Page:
Whether, if Trump’s efforts to make your country pursue a more ‘realist’ policy succeeded, apprehensions about China might again play a much larger role in Russian thinking is an interesting question.

As it happens, evidence coming out as a result of ‘Russiagate’ has reinforced my longstanding conviction that the notion that, somehow, if they serve up more helpings of ‘spinach’, they can have the ‘Nineties back again, dies very slowly among American, and British élites.

Unless there is a radical change in this situation, the Russians who matter are likely to continue to think ‘appeasement’ of China their least worst option.


Great link eakens...... thank you


Yes Blair was keener than Bush on the invasion of Iraq, the poodle thing was perhaps to quell the discontent of the antiwar left, whatever happened to the antiwar left?

Blair was lavishly funded by Zionists.
Indeed Blair himself was just a telegenic front man for Peter Mandelson(Mendelsohn) and Alastair Campbell, he of the Iraq war dodgy dossier fame. Campbell had worked for Robert Maxwell at his newspaper the Daily Mirror. Probably just a coincidence but it is funny how Maxwell people keep turning up, Bill Browder worked for Maxwell.

David Habakkuk


You raise some fundamental questions, not least in relation to what our country should do. The caravan is now moving on, as it were, but I will attempt to say something about your final one.

It is often difficult, with Trump, to know whether statements which are taken to be ludicrous reflect confusion or concealed calculation.

One case in point was the reference to the ‘server’ in the conversation with Zelensky. If one assumes that the reference is to the DNC server, it appears absurd.

An alternative possibility, that the actual suggestion is that ‘CrowdStrike’ collaborated with Ukrainians in producing a ‘false flag’ that left what appeared to be Russian traces on the DNC servers, does not seem to me absurd at all.

And then we have Trump’s suggestion to Hannity, on Monday, in relation to the dossier supposedly compiled by Steele, that ‘he had been hearing about Ukraine, that ‘I heard Clinton was involved,’ and that ‘I heard they got somebody who wrote the fake dossier was out of Ukraine.’

(See https://www.foxnews.com/media/trump-hannity-barr-ukraine-hillary-clinton-steele-dossier .)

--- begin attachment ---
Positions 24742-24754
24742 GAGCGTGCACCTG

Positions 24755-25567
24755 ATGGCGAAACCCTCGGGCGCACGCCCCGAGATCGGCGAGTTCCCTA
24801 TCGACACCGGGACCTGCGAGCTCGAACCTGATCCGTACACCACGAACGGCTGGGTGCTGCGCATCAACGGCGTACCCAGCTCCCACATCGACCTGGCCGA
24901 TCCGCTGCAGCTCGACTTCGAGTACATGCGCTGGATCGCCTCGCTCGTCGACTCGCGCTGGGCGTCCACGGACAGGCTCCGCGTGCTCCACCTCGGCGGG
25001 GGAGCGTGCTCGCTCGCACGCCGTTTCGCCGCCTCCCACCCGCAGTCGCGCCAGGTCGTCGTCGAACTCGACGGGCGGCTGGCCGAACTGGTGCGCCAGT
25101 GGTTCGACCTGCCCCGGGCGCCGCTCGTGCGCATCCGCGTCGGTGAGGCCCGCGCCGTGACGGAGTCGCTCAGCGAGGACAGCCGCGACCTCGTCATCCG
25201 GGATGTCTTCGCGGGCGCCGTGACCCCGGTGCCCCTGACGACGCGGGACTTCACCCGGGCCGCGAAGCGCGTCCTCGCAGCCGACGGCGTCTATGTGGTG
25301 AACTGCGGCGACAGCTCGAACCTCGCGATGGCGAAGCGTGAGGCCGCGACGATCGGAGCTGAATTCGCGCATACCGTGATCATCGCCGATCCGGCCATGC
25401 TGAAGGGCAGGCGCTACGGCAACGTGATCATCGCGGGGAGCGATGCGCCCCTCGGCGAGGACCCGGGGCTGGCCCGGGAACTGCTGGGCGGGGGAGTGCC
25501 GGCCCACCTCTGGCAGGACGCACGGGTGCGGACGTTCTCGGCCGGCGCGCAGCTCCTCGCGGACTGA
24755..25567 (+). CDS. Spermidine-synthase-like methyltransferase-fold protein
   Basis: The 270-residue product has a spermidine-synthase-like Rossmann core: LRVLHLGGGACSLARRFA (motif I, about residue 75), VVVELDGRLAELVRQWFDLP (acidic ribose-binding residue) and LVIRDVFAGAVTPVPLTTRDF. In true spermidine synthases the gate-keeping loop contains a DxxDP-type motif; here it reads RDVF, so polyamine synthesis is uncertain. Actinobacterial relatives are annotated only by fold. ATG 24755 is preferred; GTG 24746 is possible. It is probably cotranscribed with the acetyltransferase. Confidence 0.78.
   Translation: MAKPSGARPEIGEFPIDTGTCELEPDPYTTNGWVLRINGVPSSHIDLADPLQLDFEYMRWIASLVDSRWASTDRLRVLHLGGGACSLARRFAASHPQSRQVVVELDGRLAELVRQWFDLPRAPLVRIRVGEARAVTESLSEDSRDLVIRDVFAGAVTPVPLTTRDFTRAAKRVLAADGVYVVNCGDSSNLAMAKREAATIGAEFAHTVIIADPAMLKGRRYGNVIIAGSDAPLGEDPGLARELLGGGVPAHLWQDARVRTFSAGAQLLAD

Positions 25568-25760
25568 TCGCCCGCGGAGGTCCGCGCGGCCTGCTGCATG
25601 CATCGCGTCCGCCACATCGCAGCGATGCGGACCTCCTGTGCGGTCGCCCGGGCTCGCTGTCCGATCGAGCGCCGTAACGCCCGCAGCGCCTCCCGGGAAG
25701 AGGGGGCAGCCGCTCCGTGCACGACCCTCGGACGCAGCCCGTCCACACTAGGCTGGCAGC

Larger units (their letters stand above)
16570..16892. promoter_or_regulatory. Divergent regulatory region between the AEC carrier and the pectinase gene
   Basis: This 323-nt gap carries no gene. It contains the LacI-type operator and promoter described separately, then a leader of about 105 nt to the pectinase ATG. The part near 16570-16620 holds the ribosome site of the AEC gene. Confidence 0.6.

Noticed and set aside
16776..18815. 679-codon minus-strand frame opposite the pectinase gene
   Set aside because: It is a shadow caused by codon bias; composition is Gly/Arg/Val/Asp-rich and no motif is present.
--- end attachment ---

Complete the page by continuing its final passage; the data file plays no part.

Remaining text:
It has long been my view that Steele’s primary role in that document was in giving a veneer of intelligence legitimacy to a ‘camel produced by a committee’, put together by his long-term collaborators inside Fusion GPS – and also making it possible to disguise where the material, insofar as the gang had not simply invented it themselves, originated.

I have from the start been puzzled by the use of the transliteration ‘Alpha’ for the Fridman/Aven/Khan group.

It could be expected that someone whose native language was English, like Steele, the Ohrs, and Simpson, would use the company’s own transliteration, ‘Alfa’. If the memo was drafted by someone whose native language was Ukrainian, and/or Russian, it would make better sense.

Also, if you look at the ‘Manafort Chronology’ which Nellie Ohr produced within Fusion, and which her husband emailed to himself on 5 December 2016, you will see that it draws, repeatedly, on the ‘Third Complaint’ in Yuliya Tymoshenko’s lawsuit against Dymtro Firtash and others.

By the time that document was submitted, in November 2014, those included Mogilevich, Yanukovych and Manafort.

The document is freely available on the ‘Courtlistener’ site, as is its dismissal – ‘with prejudice’ – by Judge Kimba M. Wood in September 2015.

(See https://www.courtlistener.com/docket/4615105/tymoshenko-v-firtash/ )

Certainly, this dismissal does not mean that the factual claims made by the Tymoshenko camp on which Nellie Ohr relied can simply be assumed to be false.